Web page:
As IBC2011 draws to a close, all the signs are that it has been a remarkable year. Leaders from around the industry and around the world have given IBC their vote of confidence as the place where key topics are debated and the big business is completed. By 16:00 Tuesday 50,462 people had attended IBC, a new record and a rise of 4% over 2010.
“We continue to push the boundaries of IBC, bringing in thought leaders from new media, advertising and cutting edge technology,” said Michael Crimp, IBC’s ceo. “But while it is exciting to welcome to IBC luminaries like Hiroshi Yoshioka, executive deputy president of Sony Coporation, Joanna Shields, vice president and managing director EMEA of Facebook and director James Cameron, the real value lies in the interaction between every one of the visitors who come here to investigate new technology and new working practices, to share knowledge, and to sign deals.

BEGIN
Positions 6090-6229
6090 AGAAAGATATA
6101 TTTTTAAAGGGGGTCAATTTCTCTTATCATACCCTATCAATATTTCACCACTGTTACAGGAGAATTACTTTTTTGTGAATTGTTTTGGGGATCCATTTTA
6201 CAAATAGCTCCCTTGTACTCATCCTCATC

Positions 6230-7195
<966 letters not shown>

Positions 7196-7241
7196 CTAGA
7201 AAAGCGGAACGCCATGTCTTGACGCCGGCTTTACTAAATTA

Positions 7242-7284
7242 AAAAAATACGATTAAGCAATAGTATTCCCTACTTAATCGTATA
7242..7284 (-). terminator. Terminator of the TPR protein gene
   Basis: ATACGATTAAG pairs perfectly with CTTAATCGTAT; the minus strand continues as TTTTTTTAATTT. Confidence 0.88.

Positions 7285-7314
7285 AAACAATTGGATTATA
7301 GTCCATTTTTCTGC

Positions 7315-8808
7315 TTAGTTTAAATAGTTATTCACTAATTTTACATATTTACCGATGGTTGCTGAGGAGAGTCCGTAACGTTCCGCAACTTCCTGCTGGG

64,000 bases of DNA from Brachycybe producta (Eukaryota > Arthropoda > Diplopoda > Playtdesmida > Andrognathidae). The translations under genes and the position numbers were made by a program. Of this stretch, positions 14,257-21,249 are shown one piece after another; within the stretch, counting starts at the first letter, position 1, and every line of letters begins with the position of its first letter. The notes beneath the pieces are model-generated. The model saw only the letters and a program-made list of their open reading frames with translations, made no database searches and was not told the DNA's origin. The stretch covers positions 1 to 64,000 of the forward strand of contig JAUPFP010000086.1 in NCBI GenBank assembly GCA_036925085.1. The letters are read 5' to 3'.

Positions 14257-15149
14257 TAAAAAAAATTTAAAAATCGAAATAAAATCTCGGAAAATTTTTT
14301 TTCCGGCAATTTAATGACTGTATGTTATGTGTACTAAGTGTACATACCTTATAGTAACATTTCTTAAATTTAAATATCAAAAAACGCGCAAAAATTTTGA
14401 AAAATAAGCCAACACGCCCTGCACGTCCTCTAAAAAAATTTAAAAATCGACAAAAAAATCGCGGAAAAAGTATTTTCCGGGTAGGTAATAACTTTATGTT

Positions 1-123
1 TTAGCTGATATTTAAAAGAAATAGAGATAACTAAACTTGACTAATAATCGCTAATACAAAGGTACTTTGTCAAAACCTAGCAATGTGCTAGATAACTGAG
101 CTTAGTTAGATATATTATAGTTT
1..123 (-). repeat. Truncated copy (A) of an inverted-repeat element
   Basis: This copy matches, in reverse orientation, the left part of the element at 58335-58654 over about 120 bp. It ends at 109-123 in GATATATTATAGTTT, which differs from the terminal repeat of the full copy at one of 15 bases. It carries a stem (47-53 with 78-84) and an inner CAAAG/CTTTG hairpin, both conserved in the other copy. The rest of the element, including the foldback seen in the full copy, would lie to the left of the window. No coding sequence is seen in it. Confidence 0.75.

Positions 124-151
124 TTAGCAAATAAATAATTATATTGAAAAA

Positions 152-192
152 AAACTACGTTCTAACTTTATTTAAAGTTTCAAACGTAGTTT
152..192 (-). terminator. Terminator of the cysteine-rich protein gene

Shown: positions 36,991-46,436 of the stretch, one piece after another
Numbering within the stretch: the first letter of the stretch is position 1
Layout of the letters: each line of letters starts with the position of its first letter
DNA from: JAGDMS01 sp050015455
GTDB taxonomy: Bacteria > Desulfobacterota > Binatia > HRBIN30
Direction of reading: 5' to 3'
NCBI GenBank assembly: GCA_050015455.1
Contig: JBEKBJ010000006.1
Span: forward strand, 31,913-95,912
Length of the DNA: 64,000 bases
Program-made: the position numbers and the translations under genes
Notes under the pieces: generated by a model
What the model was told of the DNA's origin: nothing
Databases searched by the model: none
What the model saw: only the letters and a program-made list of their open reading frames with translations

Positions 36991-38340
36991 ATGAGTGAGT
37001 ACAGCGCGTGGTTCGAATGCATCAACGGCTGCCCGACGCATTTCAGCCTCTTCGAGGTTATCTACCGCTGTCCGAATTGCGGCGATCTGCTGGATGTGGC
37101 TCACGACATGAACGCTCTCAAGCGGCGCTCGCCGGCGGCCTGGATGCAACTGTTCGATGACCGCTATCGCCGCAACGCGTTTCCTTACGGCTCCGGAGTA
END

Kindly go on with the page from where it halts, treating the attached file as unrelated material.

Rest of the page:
“Everyone knows that the industry is changing,” he continued. “Audiences are being pulled in different directions, by immersive experiences like 3D and by multi-platform content as consumers use tablets and smartphones even while they are watching television. Media companies need to be agile to remain commercially viable, so they need to make intelligent use of technology.
“IBC is the one place where creative and business discussions can take place, not just alongside a comprehensive exhibition but in a professional environment where the latest technology is demonstrated and put into context. It is all part of the IBC experience and it is an important part of what makes IBC unique.”